Reform the joint media appearances!

I slept through the “debate” last night. Literally. I had a sleep test. I don’t have sleep apnea, thank goodness. At least I don’t think so because the technician didn’t put the breathing device on me (which he would have if I had shown signs of apnea).

And it appears I didn’t miss anything substantial between Senators Clinton and Obama, either because all they were asked about were lapel pins, lying about sniper fire, and their pastors. You would think there wasn’t a war in Iraq, a mortage crisis, an environmental disaster and a collapsing economy. Maybe my priorities are just screwed up.

Hunter at dailyKos (thanks Mary) has a great essay up. The first graph:

After the first forty minutes of last night’s Democratic debate, it was clear we were watching something historic. Not historic in a good way, mind you, but historic in the sense of being something so deeply embarrassing to the nation that it will be pointed to, in future books and documentary works, as a prime example of the collapse of the American media into utter and complete substanceless, into self-celebrated vapidity, and into a now-complete inability or unwillingness to cover the most important affairs of the nation to any but the most shallow of depths.

And the last:

Perhaps, if nothing else, it is time to take back the debate process and insist once again on moderators chosen for competence, expertise and neutrality, rather than network or cable network fame. The elites of our press have managed to botch the task time and time again; perhaps it should be left to someone with an actual interest in doing the job.

The one thing this essay doesn’t touch upon, nor does any other commentary I’ve read or heard on last night “debate” is that not only do these joint media appearances need to be rescued from incompetent moderators working for a media more interested in entertainment than issues, BUT these joint appearances need to:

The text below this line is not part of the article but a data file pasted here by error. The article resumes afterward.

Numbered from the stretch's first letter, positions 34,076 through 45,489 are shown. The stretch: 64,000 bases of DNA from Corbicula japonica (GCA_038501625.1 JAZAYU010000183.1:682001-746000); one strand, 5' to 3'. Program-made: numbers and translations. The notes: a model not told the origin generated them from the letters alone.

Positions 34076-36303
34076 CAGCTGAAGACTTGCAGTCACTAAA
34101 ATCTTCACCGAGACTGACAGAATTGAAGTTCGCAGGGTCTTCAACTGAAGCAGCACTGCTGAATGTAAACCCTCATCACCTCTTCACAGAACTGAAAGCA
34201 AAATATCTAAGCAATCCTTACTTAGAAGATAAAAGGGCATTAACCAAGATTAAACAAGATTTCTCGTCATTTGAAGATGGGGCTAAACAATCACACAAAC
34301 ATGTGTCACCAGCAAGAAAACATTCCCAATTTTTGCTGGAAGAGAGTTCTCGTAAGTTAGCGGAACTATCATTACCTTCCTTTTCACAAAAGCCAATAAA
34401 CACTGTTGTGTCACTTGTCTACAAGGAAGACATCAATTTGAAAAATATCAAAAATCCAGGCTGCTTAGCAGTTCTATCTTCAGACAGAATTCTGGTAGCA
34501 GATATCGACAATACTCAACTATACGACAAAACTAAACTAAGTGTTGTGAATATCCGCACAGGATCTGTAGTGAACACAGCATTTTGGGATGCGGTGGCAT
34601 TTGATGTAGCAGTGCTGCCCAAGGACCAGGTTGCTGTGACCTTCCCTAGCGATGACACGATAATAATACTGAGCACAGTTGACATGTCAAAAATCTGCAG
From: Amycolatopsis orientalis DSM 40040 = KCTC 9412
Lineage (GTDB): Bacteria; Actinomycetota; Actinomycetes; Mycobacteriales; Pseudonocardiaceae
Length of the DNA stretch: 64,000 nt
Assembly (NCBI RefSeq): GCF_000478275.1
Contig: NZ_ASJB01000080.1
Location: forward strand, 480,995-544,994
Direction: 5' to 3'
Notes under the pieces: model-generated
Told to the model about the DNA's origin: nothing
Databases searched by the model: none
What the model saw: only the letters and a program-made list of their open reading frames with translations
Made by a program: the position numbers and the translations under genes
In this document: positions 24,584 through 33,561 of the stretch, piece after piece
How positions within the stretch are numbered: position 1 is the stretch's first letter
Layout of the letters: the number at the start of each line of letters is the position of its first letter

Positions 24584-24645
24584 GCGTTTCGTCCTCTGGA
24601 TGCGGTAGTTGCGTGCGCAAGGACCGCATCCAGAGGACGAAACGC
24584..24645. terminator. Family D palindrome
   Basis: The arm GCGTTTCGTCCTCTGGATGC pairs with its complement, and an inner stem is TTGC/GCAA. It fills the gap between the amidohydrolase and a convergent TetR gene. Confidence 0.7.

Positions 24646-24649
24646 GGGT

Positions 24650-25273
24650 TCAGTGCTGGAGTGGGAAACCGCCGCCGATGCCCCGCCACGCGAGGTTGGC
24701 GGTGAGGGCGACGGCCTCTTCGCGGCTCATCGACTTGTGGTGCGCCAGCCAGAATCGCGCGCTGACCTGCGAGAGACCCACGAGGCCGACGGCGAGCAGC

1. be real debates – old school debate team debates

2. once we get past the primaries, they need to include all the candidates on enough state ballots win the electoral college (and hopefully we can soon dispense with the electoral college).

Can you imagine Ralph Nader, think what you will of him, putting up with that stuff last night for one second? Not a chance. Lapel pins? Please? Next question. No I will absolutely not answer a question about lapel pins when we’re spending 700 million dollars a day in Iraq. You’d get the same from the Green Party candidate be it Cynthia McKinney or Jesse Johnson.

Wherever you fall on the political spectrum, there are serious electoral reforms that, if you are a Unitarian Universalist, need your serious consideration if democracy is to be upheld as a core value in society as well as the congregation.  Full participation in presidential debates (and dismantling the Commission on Presidential Debates) is one of them.

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